Why was Mahila Kisan Diwas 2021 important?

Words by Tavishi Kathuria

Women have been an unseen, yet significant face of protest sites in the Indian history. From the time of the Independence struggle to farm law bills, women have shown immense power, raised their voices, alarmed the country in their own unique ways. 

One such portrayal of importance women hold in the Indian society, Indian economy and Indian protests was done on Monday, January 18 celebrated as the Mahila Kisan Diwas. 

Women farmers and their family members showcased tractor rallies against the three farm laws for which Indian Farmers have been protesting. The protest entered day 55 on January 18. It was wholly managed by women, only women speakers staged their speeches, took out paidal marches, did PT shows and addressed their fellow protesters. This was also the rehearsal for the 26 January, Republic Day tractor parade by women farmers. 

The ‘Mahila Kisan Diwas’ programme aims to honour women for their incredible contribution in the protests and work of women’s groups in every field.

Despite nine rounds of discussions with the Indian farmers government has failed to satisfy the farmers and the protest continues against the three farm laws namely, The Farmers’ Produce Trade and Commerce (Promotion and Facilitation) Act 2020, Farmers (Empowerment and Protection) Price Assurance and Agricultural Services Agreement Act 2020, and Essential Commodities (Amendment) Act — with the aim to reform the farm sector. However, the Supreme Court has put a stay on these laws and formed a committee of experts to examine the matter.

Women all over the country might not have been able to reach on grounds with protestors in Delhi but their spirits are high, their anger is burning and their support to their famer sisters and brothers is strong. Despite being away from the parliament street and not being in the media highlights women from Bengal, Patiala and many other regions of India celebrated the Mahila Kisan Diwas feeling the need to be in the front line, leading the crowd and maintaining the legacy of their mothers and grandmothers to fight for what is right, to not sit and wait for the war to be over but to take out their weapons and revolt. 

A young woman protestor at the Bengal protest site in a sit-in demonstration organised by All India Kisan Sangharsh Coordination Committee says “Today we’re selling our produce mostly vegetables including cauliflower, cabbage, brinjal and tomato at throwaway price to local middlemen. The government is saying that big companies will buy our produce at a better price. But we will buy the same vegetables at a manifold price at market later as these companies hoard and control the supply to the wholesale and retail market”. Highlighting the fact that women own only 13 percent of the farmland in the country, the assembly felt that the new laws would further increase landlessness among the women. Instead, it wanted more land ownership to women for their socio-economic empowerment, individual and family security. Many participants spoke about the denial of minimum wages as well as equal wages to women farm hands even under NREGA and other government-sponsored and panchayat-controlled work.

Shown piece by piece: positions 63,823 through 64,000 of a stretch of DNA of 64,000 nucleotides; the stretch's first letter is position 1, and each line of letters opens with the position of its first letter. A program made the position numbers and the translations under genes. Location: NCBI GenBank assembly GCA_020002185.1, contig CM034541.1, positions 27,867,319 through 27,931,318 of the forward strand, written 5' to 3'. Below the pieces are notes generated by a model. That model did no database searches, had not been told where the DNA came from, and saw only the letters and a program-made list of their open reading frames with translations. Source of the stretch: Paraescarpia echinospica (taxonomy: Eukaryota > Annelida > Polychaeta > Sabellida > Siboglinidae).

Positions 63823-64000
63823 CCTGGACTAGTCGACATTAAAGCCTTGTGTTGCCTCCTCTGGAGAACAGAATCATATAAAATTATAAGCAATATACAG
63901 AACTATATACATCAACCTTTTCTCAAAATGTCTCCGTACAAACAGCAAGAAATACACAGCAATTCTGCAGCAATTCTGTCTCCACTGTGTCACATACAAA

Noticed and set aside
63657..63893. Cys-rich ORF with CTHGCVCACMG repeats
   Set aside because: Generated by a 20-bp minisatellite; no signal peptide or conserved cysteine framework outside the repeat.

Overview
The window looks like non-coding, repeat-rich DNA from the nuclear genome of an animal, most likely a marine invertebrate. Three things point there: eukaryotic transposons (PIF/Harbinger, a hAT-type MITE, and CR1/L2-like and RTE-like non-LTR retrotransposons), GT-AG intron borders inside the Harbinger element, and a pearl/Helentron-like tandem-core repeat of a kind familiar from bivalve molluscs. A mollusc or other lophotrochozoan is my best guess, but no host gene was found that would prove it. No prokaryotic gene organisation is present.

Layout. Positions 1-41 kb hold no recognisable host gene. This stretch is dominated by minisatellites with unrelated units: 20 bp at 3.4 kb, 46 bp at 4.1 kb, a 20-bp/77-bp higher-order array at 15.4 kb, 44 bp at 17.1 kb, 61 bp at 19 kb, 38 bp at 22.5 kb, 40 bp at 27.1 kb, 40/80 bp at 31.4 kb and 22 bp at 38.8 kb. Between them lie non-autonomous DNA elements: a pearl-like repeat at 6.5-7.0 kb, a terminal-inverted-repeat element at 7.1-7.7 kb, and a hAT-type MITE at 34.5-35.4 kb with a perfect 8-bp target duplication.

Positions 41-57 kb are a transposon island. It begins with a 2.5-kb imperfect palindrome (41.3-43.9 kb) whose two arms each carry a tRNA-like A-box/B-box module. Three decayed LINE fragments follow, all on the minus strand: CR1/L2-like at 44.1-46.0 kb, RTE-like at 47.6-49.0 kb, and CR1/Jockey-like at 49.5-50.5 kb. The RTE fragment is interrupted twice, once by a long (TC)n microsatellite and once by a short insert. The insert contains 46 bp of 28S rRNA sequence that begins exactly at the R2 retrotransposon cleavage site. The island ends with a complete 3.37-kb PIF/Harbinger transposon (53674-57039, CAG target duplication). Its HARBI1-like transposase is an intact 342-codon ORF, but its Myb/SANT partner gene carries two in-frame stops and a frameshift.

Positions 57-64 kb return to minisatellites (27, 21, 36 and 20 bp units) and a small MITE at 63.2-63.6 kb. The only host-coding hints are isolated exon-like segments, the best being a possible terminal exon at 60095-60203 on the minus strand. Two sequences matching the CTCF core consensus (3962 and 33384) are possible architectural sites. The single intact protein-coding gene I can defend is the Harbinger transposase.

The assembly in Bengal passed resolutions demanding MSP (Minimum Support Price) for not only rice and wheat but also for all 23 products listed by the government. It asked for guaranteed procurement centres in each panchayat areas, an universal Public Distribution System (PDS) for food crops including rice, wheat, pulses as well as edible oil, potatoes and eggs at subsidised rates.

On the other hand potestors in Patiala, took roads to demonstrate tractor rallies, foot march and other shows, organised solely by women protestors, while men stayed away. While, Khatkar toll plaza protest site registered the largest number of women protesters for the first time. 

In Gujarat and Maharashtra thousands of women celebrated Mahila Kisan Diwas at the Shahjahanpur farmer protest,  said the Sayukta Kisan Morcha (SKM). Women took charge of the event at the Shahjahanpur-Kheda border along the Jaipur-Delhi Highway with cultural programs, street plays and speeches by women leaders. 

According to the All India Kisan Sangharsh Coordination Committee (AIKSCC) over 300 districts saw women farmers protesting, highlighting over 75 percent of agricultural work is done by women and the three farm laws affect them most of all. 

While the farm laws are yet to be imposed, the farmer leaders are yet to meet the government again and discuss their issues, this movement will be remembered for the pioneering contribution of women in the coming times where women took roads to support their farmer brothers and sisters. Owned the protest, took leadership of organisation, raised their voices, fought for themselves and their communities’ demands. Ridiculed the norm of village women being unaware, unknown and uneducated of the world around them. 

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